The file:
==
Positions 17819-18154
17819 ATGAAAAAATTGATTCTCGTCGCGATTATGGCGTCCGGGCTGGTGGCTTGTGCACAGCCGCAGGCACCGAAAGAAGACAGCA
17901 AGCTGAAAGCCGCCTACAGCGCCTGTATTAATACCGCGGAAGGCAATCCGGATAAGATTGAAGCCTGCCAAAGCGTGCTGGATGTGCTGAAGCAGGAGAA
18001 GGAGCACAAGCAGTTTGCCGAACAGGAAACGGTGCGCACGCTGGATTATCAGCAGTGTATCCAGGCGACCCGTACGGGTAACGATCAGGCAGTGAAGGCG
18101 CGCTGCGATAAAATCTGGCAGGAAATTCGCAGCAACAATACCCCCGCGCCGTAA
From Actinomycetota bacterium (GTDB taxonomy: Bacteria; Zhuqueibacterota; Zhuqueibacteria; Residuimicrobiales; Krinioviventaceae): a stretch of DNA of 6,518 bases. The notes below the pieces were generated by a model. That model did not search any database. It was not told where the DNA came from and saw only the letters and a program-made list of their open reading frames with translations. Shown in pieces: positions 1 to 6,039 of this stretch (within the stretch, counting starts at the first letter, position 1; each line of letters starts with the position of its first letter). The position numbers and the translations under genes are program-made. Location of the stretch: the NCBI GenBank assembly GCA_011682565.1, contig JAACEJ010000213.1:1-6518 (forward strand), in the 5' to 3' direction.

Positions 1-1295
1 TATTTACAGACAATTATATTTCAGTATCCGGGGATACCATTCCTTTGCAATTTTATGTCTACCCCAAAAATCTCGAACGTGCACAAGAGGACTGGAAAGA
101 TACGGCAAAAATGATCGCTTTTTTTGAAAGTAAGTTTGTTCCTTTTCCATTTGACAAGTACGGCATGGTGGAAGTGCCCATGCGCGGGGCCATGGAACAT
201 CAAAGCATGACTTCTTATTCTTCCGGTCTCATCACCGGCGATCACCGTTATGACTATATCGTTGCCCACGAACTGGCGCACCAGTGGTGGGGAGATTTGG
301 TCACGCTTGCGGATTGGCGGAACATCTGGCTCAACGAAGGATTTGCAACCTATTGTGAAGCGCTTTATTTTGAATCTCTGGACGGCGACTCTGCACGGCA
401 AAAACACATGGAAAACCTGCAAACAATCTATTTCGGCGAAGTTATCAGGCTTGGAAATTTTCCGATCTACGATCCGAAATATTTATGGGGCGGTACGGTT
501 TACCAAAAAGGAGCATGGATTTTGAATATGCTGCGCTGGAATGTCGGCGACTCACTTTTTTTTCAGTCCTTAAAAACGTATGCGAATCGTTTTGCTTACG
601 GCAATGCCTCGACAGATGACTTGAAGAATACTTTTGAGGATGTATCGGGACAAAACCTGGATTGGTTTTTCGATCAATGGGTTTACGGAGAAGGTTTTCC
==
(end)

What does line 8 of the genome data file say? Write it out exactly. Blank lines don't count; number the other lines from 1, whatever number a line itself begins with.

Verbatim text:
1 TATTTACAGACAATTATATTTCAGTATCCGGGGATACCATTCCTTTGCAATTTTATGTCTACCCCAAAAATCTCGAACGTGCACAAGAGGACTGGAAAGA